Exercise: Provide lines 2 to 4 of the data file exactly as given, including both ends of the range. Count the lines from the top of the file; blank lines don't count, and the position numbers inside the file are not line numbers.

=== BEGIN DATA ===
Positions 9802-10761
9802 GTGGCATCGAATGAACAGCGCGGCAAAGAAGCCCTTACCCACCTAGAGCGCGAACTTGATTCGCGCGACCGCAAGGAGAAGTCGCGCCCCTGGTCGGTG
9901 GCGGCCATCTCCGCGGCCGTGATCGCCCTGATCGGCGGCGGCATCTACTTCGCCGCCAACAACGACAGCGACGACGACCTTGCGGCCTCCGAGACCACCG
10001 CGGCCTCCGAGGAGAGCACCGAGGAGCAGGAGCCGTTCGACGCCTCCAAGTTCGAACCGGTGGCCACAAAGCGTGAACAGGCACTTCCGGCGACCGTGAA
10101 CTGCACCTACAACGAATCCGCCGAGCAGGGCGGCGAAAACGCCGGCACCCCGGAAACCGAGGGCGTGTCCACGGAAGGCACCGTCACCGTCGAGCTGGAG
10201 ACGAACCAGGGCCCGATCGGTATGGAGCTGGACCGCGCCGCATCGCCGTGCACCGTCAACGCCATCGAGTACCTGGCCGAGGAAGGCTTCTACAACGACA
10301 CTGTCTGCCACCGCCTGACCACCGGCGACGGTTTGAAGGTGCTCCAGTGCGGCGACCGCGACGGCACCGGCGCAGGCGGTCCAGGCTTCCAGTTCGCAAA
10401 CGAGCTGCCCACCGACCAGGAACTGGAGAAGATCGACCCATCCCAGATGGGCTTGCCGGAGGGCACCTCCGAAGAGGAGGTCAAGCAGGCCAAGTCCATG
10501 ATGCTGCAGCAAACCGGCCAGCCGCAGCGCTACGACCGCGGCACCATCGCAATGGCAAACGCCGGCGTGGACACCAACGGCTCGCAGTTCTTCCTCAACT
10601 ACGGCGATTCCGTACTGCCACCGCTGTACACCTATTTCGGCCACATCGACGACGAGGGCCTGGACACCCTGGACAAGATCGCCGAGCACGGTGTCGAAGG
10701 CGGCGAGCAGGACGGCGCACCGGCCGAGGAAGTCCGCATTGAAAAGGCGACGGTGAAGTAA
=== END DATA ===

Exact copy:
9802 GTGGCATCGAATGAACAGCGCGGCAAAGAAGCCCTTACCCACCTAGAGCGCGAACTTGATTCGCGCGACCGCAAGGAGAAGTCGCGCCCCTGGTCGGTG
9901 GCGGCCATCTCCGCGGCCGTGATCGCCCTGATCGGCGGCGGCATCTACTTCGCCGCCAACAACGACAGCGACGACGACCTTGCGGCCTCCGAGACCACCG
10001 CGGCCTCCGAGGAGAGCACCGAGGAGCAGGAGCCGTTCGACGCCTCCAAGTTCGAACCGGTGGCCACAAAGCGTGAACAGGCACTTCCGGCGACCGTGAA